The judge overseeing the Deepwater Horizon oil spill litigation has set up a separate docket to handle a growing list of objections to the proposed $7.8 billion settlement with BP PLC.

In a June 4 order, U.S. District Judge Carl Barbier in New Orleans established a docket in the Eastern District of Louisiana “for the sole purpose of filing objections” to the settlement. More than 35 objections arrived on the first day, most of which had been lodged initially with the court last month.

In a separate order on May 30, Barbier re-scheduled trial in the case, which was put on hold after the BP settlement was announced, for Jan. 14, 2013. The bench trial will be in two phases, the first addressing the conduct of the defendants soon after the April 20, 2010, explosion and subsequent oil spill. The second, to begin two weeks after the conclusion of the initial phase, would address efforts to contain the oil gushing into the Gulf of Mexico.

The BP settlement does not involve BP’s co-defendants, including Transocean Ltd. and Halliburton Energy Services Inc., but resolves claims by individuals and businesses that suffered economic harm or medical costs associated with the spill and who lived or worked in Louisiana, Mississippi, Alabama and certain counties in Texas and Florida, from the date of the spill through April 16, 2012. The class members must have experienced losses such as property damage, lost charter payments, physical damage or lost subsistence fishing. The settlement includes $2.3 billion set aside for plaintiffs in the seafood business.

The settlement does not resolve claims brought by the states or the U.S. government.

Barbier preliminarily approved the BP deal on May 2, rejecting nearly a dozen objections by parties including Halliburton and the states of Mississippi and Florida. He gave potential class members until Aug. 31 to object and Oct. 1 to opt out, and scheduled a final settlement hearing for Nov. 8.

Since the preliminary approval, the vast majority of objectors have been charter boat operators hired by BP to assist in cleanup efforts soon after the spill as part of the “vessels of opportunity” — or VOO — program. Specifically, the charter boat operators object to a provision that would take a 33 percent offset from their total claim to account for payments made to them soon following the spill. The objections, filed in letter form, note that commercial fishermen and other seafood operators that participated in the program did not have to make similar offsets as part of the settlement.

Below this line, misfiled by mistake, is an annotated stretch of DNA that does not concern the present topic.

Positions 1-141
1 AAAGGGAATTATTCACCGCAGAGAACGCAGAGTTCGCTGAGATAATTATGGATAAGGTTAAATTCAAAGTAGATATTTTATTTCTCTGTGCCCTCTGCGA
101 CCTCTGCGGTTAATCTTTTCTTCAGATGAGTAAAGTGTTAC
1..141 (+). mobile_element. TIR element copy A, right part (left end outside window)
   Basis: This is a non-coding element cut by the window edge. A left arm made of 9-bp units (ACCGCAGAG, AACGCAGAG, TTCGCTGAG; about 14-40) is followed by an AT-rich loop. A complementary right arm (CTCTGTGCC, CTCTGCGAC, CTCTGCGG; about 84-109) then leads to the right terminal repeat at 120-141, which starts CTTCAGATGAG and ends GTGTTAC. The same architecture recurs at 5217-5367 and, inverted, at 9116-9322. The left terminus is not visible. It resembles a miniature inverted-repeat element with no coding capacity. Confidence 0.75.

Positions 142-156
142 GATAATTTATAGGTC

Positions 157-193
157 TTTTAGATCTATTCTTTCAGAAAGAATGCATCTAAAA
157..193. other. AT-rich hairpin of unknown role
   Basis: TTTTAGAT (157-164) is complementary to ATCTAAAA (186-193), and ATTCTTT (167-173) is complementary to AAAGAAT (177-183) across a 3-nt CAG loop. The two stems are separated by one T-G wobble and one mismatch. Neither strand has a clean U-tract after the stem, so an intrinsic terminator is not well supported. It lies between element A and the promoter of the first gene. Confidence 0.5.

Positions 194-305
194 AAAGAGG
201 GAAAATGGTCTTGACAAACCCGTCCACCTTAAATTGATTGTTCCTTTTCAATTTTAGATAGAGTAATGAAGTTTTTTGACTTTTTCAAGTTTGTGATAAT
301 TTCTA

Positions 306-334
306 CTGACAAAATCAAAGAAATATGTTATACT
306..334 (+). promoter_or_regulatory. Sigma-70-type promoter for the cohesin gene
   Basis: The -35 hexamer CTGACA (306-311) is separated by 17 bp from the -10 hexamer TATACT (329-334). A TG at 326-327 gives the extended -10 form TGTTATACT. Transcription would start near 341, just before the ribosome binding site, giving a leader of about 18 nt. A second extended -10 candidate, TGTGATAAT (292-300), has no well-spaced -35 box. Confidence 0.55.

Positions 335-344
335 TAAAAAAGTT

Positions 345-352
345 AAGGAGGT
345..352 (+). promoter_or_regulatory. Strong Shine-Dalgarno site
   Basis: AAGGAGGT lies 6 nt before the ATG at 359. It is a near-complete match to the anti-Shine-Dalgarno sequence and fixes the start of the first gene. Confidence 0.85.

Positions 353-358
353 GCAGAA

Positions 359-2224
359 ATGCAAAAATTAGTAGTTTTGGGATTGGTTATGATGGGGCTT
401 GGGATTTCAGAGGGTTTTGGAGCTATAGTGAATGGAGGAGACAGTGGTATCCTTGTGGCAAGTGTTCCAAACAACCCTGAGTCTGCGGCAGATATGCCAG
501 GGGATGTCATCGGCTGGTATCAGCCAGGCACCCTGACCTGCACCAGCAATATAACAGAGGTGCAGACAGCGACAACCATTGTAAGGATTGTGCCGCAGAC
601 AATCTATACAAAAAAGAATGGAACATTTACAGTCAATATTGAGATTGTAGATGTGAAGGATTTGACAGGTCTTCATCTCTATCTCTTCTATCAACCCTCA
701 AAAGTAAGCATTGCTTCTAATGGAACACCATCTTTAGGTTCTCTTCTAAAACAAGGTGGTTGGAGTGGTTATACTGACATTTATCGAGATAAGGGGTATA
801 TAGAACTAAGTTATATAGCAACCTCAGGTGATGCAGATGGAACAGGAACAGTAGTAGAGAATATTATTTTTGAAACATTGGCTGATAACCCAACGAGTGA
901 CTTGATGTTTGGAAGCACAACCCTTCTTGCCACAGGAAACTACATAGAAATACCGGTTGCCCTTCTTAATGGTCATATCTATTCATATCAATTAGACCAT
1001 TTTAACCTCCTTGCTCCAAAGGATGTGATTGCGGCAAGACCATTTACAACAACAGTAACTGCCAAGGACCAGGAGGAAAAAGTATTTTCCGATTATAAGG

“Many of my friends worked and endangered their health for those VOO payments just like the commercial vessel owners did and none of the commercial boats are being required to pay it back,” wrote Michael Maglini, executive director of the Charter Fisherman’s Association in Corpus Christi, Texas. “It appears to me that we did not have representation sitting at the table.”

The letters make reference to a May 2009 meeting held at Zeke’s Landing Marina in Orange Beach, Ala., during which BP officials assured more than 100 charter boat operators that payments under the program would not be counted against any future claims for losses to their business or medical costs.

Four new objections were filed on June 4: Three involving homeowners who were unable to sell or rent their beachfront properties in Alabama and Florida soon following the oil spill, and one involving a beach furniture manufacturer in Corpus Christi that is unable to recover $3 million in economic losses because it is located outside the geographical scope of the settlement.

In rescheduling the trial for next year, Barbier rejected requests from the Justice Department and Alabama Attorney General Luther Strange not to delay the case beyond this summer.

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